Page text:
Given this was the first turning completed in a while all the chisels were in a bit of a state and so required touching up. Previously I had the Teknatool Nova jig mounted on the bench grinder but to be honest found it less than ideal.

According to the instruction manual for 8 inch grinders you are supposed to mount the jig on a raised block. The issue then was that the jigs slide didn’t fit under the grinding wheel and so there was only a limited range that the slide could move in and out. Another minor annoyance was the method of locking off the slide, basically a small rod inserted through another shorter threaded rod with two small rubber caps (designed to but not really) stopping the rod from sliding out of the threaded piece (picture below missing the rubber caps).

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In practice I found that the rubber caps would fall off and then the smaller rod would constantly slide out of the bottom part when tightening and then roll around the floor. I also found that once you had used the grinder for a while a deposit of ground material would build up on the slide which would then drastically increase the friction between the slide and clamp when moving it in and out.

I also found had a few issues with the top part of the jig. The cast section never seemed to slide that well on the stamped / folded plate (tried oil, grease, silicon spray, graphite powder), also it was slightly annoying to have to disassemble the top section to swap between sharpening with the cast section and sharpening with the guide arm.

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My version didn’t have the black thumbscrews but rather a threaded rod with a 90 degree bend on one end and then on the other a wing nut. Also the angle indicator pieces further down were always a bit of a pain to fit back in. The red folded piece was about 5mm narrower than the silver piece and so had to be pulled out whilst you tried to fit it, all in all a bit too fiddly considering how often it needed to come on and off.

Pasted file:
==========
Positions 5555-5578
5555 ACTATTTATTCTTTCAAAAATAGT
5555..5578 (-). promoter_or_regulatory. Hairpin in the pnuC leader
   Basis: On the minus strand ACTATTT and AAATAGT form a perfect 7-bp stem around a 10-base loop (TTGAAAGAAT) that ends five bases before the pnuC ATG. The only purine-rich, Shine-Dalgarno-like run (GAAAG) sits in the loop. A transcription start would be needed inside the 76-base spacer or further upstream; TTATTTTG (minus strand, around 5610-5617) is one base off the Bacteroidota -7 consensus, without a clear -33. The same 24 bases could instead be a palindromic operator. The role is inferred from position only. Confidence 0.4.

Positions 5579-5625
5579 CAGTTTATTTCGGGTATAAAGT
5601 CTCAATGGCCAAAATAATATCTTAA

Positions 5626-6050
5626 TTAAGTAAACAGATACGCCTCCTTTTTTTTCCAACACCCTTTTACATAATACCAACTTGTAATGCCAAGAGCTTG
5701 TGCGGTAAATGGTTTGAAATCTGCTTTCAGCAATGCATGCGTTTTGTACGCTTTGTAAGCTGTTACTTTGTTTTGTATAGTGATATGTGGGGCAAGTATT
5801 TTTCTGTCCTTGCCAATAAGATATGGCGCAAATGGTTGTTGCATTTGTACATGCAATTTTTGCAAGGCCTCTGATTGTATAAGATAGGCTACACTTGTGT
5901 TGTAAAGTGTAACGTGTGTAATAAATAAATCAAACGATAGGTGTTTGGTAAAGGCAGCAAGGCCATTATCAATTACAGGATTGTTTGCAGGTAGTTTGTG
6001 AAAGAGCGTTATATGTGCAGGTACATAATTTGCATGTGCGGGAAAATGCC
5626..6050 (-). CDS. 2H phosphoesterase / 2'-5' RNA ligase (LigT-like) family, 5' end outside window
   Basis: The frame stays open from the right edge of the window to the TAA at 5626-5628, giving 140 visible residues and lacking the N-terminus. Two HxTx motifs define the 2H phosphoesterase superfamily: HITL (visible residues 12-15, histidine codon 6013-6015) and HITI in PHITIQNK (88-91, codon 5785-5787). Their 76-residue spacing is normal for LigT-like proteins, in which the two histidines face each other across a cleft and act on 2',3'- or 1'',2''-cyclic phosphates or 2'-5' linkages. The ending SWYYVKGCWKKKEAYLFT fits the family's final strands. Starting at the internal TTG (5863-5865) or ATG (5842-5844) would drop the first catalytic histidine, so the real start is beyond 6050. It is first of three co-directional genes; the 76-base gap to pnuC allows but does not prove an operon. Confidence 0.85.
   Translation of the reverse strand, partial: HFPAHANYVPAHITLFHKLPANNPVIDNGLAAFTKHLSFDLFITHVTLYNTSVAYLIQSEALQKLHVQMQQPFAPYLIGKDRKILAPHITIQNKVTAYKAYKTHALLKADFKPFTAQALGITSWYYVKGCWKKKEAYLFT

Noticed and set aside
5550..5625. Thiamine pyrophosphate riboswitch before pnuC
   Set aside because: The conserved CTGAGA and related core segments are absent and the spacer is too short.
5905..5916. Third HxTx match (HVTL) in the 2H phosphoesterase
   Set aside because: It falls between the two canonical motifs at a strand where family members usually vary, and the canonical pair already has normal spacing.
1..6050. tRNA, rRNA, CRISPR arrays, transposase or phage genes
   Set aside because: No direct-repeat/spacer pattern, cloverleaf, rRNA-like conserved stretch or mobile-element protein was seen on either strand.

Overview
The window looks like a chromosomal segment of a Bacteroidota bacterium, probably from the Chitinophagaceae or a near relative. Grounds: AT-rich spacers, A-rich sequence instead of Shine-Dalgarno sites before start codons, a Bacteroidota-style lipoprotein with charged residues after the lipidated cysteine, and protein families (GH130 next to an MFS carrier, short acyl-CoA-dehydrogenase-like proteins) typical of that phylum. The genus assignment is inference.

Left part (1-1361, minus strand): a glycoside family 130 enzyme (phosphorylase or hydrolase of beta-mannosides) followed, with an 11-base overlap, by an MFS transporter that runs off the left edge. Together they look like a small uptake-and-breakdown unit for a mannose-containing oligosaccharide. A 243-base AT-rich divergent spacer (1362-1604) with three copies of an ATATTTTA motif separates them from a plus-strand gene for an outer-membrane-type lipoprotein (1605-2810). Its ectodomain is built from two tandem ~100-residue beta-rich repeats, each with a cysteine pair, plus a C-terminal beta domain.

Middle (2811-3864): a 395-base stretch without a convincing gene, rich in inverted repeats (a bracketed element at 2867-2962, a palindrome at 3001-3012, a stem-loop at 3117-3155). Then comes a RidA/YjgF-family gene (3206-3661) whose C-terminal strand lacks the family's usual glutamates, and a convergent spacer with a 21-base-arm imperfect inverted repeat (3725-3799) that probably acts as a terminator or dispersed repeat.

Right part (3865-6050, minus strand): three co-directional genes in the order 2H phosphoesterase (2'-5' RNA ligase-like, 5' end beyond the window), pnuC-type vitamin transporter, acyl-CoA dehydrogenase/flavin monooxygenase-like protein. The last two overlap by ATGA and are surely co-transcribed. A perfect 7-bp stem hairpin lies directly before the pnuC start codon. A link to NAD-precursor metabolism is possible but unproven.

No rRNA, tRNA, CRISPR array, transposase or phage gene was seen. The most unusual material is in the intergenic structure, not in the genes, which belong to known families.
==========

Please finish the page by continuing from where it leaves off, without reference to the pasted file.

All these things made me look around at other options and in doing so came across the Woodcut Tru-Grind system, very similar to the Teknatool but with a few differences.

  1. Slide does not need to be mounted on a block for 8 inch grinders.
  2. Slide system seems to lock off better (lever at the side as opposed to clamp on top.
  3. Guide arm part has notches which positively locate it at 10 odd fixed angles.
  4. Has two cups allowing you to locate the support arm at two different locations on the arm.

This was fitted to the grinder last night and is looking promising so far, the geometry of the system seems to fit the 8 inch grinder better making it easier to get the correct angle when grinding.

I haven’t sworn off the Teknatool jig yet but for the moment will use the Woodcut one and see how it performs for a bit.

Both of these jigs have one minor issue however and it’s definitely scraping the bottom of the barrel but it would be nice if the markings on the slides were engraved or stamped as the printed labels options that both systems use don’t last long at all.

Frame and Initial parts sourcing

So a Teardrop Caravan has been something that I’ve been keen to build for a couple of years. The motivation for the project always seems to be strongest after Eastercamp but then again there is nothing like spending a week in a tent working long hours to motivate one to find a better accommodation solution. I was talking to my brother-in-law recently whilst on holiday and he was interested in building one as well so we decided to finally give it a go.

Many long hours on the internet were spent researching the subject; what laws do you need to comply with in NZ when building a caravan, what is the best size and shape, do you go fibreglass or wood finish etc. The TNTTT.com website provided a wealth of information but I have to say the jackpot was discovering this site http://teardropbuilder.com. Contained within is an entire wealth of information as well as generously provided full construction plans and a Sketchup Model. Well worth checking out regardless of whether you are wanting to build your own or not.

As mentioned in the previous post the main hurdle to be overcome in NZ is the sourcing of a couple of the critical parts, namely the galley hinge and the side doors. The rest although perhaps in different sizes (metric vs imperial) are achievable.

Galley Hinge

There are a few main approaches that people seem to take here which fall into the following categories.

  1. Aluminium extruded hinge. (Hurricane Hinge)
  2. Piano Hinge with some form of weatherproof covering